Xela is Guatemala’s second largest city, located in the western highlands. It is surrounded by mountains and volcanoes.
Getting to Xela from San Marcos on Lake Atitlan was a a *fekking* nightmare. I actually thought I was doing go die. You can read about that experience here. Despite the epic voyage, we arrived in Xela safely (I think Isis the cat was looking out for me).
I went to a hostel recommended to me a girl I’d met in Nica. Right away I felt at home and met some great people.
To start with, I took a walk around the city go get my bearings. Like many Central and South American cities, Xela has a central square and lots of colonial architecture. Although not as pretty and clean as Antigua, Xela definitely has a charm.
Some other things I got up to:
A little out of town and a bus ride up a big mountain, is the Fuentes Georginas hot springs. I visited in the afternoon with two Canadian girls, Catherine and Markisa, from my hostel. The clouds were low, creating a cool but almost eerie feel.
The main area of the springs had a few different pools of varying temperatures. The biggest one had the most comfortable temperature so we soaked here for a while. After about an hour, we walked down a trail to some other pools, right by a little river. These were a lot hotter!
After a couple of hours of soaking we were pretty relaxed and ready to head back to town.
Walk or run up to Cerro de Baúl
After a short break from running, I was keen to get back into it in Xela. I love running in a new city or town. Because I usually go earlier in the morning, I see a different and quieter side to the place. I almost ALWAYS get a bit lost doing this too! I was very happy to see other recreational runners in the streets and on their way up to the hill. Other than the odd tourist, I haven’t seen any other runners in my whole trip. Around Cerro de Baúl however, there were plenty of locals pounding the pavement, working hard and tackling the hill. The reward, a great view of the city!
If you’re not into running, it still makes a great walk and viewpoint. I’m not sure how long it is, as I ended up covering 8km with quite a few ‘detours’.
I found the food in Xela to be excellent and well catered to vegetarians.
I love everything about this cafe! The interior is fresh and bright. The food, on point! The menu boasts an array of juices, smoothies, smoothie bowls, salads and healthy treats (choc mousse, granola bars). This made me a very happy pineapple indeed.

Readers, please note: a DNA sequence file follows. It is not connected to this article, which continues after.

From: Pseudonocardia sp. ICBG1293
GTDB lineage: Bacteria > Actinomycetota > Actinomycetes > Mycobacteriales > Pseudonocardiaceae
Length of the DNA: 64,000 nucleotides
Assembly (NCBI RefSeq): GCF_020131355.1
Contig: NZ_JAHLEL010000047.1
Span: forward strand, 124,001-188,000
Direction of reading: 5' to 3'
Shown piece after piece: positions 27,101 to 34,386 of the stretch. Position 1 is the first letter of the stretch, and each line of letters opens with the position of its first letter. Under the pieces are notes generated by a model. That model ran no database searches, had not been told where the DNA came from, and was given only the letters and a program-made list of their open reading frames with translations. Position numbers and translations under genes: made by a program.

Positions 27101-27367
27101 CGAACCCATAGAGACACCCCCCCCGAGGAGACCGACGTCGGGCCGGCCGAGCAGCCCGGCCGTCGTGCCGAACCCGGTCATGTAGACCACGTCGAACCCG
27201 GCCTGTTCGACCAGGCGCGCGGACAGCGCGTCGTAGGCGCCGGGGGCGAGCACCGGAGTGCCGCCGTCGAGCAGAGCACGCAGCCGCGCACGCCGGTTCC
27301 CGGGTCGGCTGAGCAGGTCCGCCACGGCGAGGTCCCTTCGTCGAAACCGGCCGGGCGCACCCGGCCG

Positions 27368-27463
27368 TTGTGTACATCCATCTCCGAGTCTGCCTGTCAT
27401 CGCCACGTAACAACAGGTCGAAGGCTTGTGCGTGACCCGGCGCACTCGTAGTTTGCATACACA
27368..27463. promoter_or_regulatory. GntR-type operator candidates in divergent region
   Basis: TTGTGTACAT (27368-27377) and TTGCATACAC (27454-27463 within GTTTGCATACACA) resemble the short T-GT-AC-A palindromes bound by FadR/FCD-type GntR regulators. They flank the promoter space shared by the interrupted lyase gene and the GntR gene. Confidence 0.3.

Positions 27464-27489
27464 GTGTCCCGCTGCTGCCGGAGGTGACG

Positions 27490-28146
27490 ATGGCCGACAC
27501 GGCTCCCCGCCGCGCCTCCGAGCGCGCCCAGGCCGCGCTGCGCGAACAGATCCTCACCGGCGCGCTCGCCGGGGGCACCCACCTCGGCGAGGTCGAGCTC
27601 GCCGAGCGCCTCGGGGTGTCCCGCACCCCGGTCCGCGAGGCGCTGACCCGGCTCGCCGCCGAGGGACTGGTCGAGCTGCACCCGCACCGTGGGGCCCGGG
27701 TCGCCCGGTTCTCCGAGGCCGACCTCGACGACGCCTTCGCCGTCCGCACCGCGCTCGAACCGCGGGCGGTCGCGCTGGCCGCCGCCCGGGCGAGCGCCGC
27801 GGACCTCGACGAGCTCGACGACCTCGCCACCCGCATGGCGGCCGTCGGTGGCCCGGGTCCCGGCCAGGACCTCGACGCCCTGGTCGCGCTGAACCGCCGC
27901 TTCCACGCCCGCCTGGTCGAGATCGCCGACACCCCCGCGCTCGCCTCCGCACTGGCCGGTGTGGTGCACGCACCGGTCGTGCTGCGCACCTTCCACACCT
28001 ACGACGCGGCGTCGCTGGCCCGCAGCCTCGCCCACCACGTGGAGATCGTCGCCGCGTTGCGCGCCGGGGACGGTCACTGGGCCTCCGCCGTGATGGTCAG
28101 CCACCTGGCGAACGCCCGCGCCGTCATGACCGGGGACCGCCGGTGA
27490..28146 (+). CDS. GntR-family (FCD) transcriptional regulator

Street food near square
Most nights vendors set up stalls along some streets near the main square. There is a bit of everything, tacos, empanadas, pupusas, grilled corn and lots of fruit. The smells were very enticing!
Eat the pan!
The bread here is pretty delish, but sweet! Good for a little snack here and there but don’t overdo it, you might end up in a sugar coma. Xela Pan is right near the square but have many locations. There are plenty of other panaderias (bakeries) around too.
I ate twice at Esquina de Asiatica, excellent Asian fusion food! Until I came to Central America I didn’t realise how spoilt I am in Melbourne with our abundant Asian cuisine. I was excited to get my fix here to tide me over another few weeks.
The tallest peak in Central America, Volcán Tajumulco, is relatively close to Xela. There’s an overnight and one day option to tackle the ascent. I decided on the one day hike and again went with Catherine and Markisa, as well as Colin, an American working at the hostel. He had already done the hike so was our guide.
The start of the hike was along a paved road and the weather was beautifully clear. It wasn’t too strenuous at all, just a consistent up. Once the road ended, the proper trail started which was mainly rocky.
As we began to climb the peak, the effects of the altitude affected some of us. Predictably, the climb got a lot stepper the closer we got to the summit. There was a little bit of scrambling over loose rocks which always adds to the adventure!
The summit was shrouded in cloud, so we had no view of the surrounding area. The crater was very cool though. You could walk down into it and people and spelt out words using rocks. We ate our lunch up top, took some pics and headed back down.
Almost immediately, it started drizzling. Then after about 30 mins, raining harder. The rain didn’t let up much most of the way back. When we got back to the road to wait for the bus, we were drenched. We waited for about half an hour and no bus passed. Then, one came but it was chockers. We decided to get a taxi to San Marcos instead. The rest of the journey home was interesting, see my post on chicken bus fun!
Back in town, we had earnt a shower and good night’s rest. A long day of travel and hiking in poor weather, but very happy to say I got to the highest point in Central America!
A long bus journey awaits me as I head across the country to Lanquin!